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Gulf War and Health: Insecticides and Solvents, Volume 2 exposure. No associations were found between solvent exposure and AD after adjustment for education. Summary and Conclusion The evidence of an association between exposure to solvents and AD is weak. However, the very nature of the disease—late onset and dementia, leading to the need for proxy respondents—makes it extremely difficult to study the association. For the most part, the methodologic limitations in the studies (such as use of proxy respondents, lack of description of latent period, and crude measurements of exposure) most likely led to nondifferential misclassification that resulted in attenuation of odds ratios. Indeed, in some of the studies, the authors compared self-reported exposure classifications of controls with those reported by their proxies and found that the proxies generally underestimated exposure. If such findings can be generalized to proxies for cases, it would lead to underestimation of odds ratios. Several authors comment that occupational solvent exposure is most likely to occur in men, but a male-only study by Shalat and colleagues (1988) did not find a relationship, and the positive results in men were discounted by Kukull and colleagues (1995). Furthermore, population-based studies indicate that women are at greater risk for AD. In addition, the prevalence of solvent exposure in the studies evaluated here is generally low; even if there is a relationship between solvent exposure and AD, exposure is not likely to be a major contributor to the population burden of AD. The committee concludes, from its assessment of the epidemiologic literature, that there is inadequate/insufficient evidence to determine whether an association exists between exposure to the solvents under review and Alzheimer’s disease. SOLVENTS AND SENSORY EFFECTS Color Discrimination Numerous studies have assessed color vision in workers exposed to solvents in a wide variety of occupational settings (Gobba and Cavalleri, 2000). The exposures included toluene, ethanol, perchloroethylene (tetrachloroethylene), and several solvents not relevant to the committee’s mandate. Studies used the Lanthony D15 desaturated color discrimination test (Lanthony, 1978; see Appendix F for background on this test). Several of the studies found subclinical impairments in color discrimination (clinically overt color-vision loss is known as dyschromatopsia), but the occupational exposures were both current and past. The combined nature of the exposure makes it difficult to distinguish whether the effect was short-term or long-term. The elapsed time between the most recent exposure and color-vision testing ranged from unstated (Baird et al., 1994; Mergler et al., 1988; Semple et al., 2000; Valic et al., 1997) through about 16 hours (Blain et al., 1985; Cavalleri et al., 1994, 2000; Gonzalez et al., 1998; Mergler and Blain, 1987; Mergler et al., 1987; Muttray et al., 1997, 1999; Zavalić et al., 1996, 1998a,b,c) to about 60 hours (Muttray et al., 1995). These cross-sectional studies were thus not designed to examine whether effects on color discrimination were long-term or short-term.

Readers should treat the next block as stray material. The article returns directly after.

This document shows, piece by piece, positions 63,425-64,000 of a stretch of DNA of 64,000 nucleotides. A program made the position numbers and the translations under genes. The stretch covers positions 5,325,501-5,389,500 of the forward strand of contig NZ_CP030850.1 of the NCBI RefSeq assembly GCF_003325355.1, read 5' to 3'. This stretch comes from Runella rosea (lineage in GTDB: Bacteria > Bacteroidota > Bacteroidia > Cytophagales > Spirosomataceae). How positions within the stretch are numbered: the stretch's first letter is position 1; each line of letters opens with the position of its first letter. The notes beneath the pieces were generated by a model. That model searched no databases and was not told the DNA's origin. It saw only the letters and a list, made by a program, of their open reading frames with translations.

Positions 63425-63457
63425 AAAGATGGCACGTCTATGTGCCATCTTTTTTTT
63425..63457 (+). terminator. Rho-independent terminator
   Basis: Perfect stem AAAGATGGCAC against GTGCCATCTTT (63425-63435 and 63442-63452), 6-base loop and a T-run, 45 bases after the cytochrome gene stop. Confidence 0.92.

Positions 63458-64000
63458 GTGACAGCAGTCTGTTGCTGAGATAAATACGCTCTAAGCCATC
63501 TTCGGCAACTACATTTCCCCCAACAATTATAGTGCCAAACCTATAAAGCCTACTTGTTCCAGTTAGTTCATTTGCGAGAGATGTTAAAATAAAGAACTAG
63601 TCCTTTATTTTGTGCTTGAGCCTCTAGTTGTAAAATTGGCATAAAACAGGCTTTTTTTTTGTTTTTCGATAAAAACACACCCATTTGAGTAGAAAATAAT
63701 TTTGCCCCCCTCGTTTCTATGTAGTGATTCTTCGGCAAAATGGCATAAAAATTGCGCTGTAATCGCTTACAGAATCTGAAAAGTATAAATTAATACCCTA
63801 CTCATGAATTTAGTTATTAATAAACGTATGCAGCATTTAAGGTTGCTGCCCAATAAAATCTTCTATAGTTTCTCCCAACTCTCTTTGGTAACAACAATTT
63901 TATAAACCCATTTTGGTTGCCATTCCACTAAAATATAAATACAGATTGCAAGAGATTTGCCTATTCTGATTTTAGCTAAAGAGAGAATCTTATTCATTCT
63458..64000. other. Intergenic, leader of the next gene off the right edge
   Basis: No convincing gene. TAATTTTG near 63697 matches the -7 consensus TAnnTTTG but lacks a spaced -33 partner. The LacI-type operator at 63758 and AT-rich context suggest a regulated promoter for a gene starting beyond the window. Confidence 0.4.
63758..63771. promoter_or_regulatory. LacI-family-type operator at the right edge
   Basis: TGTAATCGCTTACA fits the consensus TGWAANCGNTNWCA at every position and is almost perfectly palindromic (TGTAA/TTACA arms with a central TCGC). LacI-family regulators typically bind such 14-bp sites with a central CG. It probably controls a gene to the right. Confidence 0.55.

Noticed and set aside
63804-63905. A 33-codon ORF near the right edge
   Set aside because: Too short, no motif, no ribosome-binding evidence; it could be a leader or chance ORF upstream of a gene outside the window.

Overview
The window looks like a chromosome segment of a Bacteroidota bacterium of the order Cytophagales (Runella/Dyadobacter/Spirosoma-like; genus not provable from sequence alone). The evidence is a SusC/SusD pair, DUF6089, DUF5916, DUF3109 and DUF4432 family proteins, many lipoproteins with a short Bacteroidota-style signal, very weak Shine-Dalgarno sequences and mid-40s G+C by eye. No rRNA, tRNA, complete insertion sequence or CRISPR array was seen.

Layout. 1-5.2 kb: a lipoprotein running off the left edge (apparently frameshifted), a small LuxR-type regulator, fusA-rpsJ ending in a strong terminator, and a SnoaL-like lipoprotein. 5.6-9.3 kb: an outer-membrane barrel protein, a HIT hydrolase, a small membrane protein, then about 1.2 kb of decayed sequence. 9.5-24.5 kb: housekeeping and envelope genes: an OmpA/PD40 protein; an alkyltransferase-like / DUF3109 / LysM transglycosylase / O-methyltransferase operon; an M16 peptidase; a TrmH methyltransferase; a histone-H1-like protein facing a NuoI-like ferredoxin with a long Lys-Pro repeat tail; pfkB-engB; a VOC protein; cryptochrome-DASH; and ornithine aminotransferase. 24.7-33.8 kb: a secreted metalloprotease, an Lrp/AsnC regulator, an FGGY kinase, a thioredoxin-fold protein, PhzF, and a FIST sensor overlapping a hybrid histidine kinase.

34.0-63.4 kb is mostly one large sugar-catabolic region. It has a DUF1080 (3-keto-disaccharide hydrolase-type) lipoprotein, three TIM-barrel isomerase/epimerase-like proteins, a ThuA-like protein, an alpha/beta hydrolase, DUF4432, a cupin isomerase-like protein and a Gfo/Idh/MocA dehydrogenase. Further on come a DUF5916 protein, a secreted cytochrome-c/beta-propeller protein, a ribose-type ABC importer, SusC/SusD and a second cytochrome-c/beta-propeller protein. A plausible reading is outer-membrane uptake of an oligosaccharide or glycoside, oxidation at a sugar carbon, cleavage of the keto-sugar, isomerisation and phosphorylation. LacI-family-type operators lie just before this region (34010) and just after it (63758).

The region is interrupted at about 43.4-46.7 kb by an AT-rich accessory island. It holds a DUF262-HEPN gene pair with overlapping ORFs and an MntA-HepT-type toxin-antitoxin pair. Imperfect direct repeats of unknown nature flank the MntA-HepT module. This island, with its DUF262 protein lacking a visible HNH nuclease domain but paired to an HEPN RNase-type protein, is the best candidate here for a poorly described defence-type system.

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Gulf War and Health: Insecticides and Solvents, Volume 2 A longitudinal study of dry-cleaning workers exposed to perchloroethylene (tetrachloroethylene) found that over a 2-year period color-vision discrimination worsened with increased exposure and did not decline in workers whose exposure was reduced (Gobba et al., 1998). However, because the study did not have an exposure-free interval before vision testing, its results do not bear on the question of whether tetrachloroethylene’s effects were short-term or long-term. The only studies with an exposure-free interval were of styrene, a solvent not reported to have been sent to the Gulf War. After an exposure-free interval of 1 month, styrene’s effects on color discrimination were mixed: one study showed a positive result, and the other showed recovery (Gobba and Cavalleri, 2000). Thus, none of the published studies shed light on the question of whether exposure to relevant solvents is associated with long-term effects on color vision. The committee concludes, from its assessment of the epidemiologic literature, that there is inadequate/insufficient evidence to determine whether an association exists between exposure to the solvents under review and a long-term reduction in color discrimination. Hearing Loss Occupational noise is the most common cause of noise-induced hearing loss (Sataloff and Sataloff, 1993). In about 40% of the 28 million people in the United States with hearing loss, the loss is partly attributable to exposure to loud sounds. Noise-induced hearing loss can be severe and permanent, but it is entirely preventable. Two types of hearing loss can occur—conductive and sensorineural—depending on which parts of the ear and nerve pathways are affected. Conductive hearing loss is caused when the conduction of sound from the outer to the inner ear is blocked. The causes include middle ear infections, collection of fluid or wax in the ear, damage to the eardrum by infection or trauma, otosclerosis, and, rarely, rheumatoid arthritis that affects the joints between the ossicles (Sataloff and Sataloff, 1993). Sensorineural hearing loss involves damage to the pathway for sound impulses from the cochlea to the auditory nerve and the brain. The causes include age; damage to the cochlea caused by loud noise; viral infection; Meniere’s disease (abnormal pressure in the inner ear); some drugs, such as aspirin, quinine, and some antibiotics, which can affect the hair cells; acoustic neuroma; meningitis; encephalitis; multiple sclerosis; brain tumors; and strokes (Sataloff and Sataloff, 1993). In 1986, a longitudinal study reported a higher prevalence of hearing disability in workers with both solvent and noise exposure than in workers at the same facility exposed only to noise (Bergström and Nyström, 1986). Several studies have since examined the relationship between simultaneous exposure to solvents and noise and the occurrence of hearing impairment. Morata and colleagues (1993, 1997a,b) performed audiometry (see Appendix F) in three studies of current workers exposed to noise and mixed solvents, including toluene. Two studies (Morata et al., 1993, 1997b) found mild hearing loss with mixed solvent exposure (but it is not clear whether the population was the same for both studies). In one of those studies, Morata et al. (1993) also found that the risks were greater with combined noise and toluene exposure than with noise alone or mixed solvents alone. The other of the three studies (Morata et al., 1997a) found hearing loss in petroleum-refinery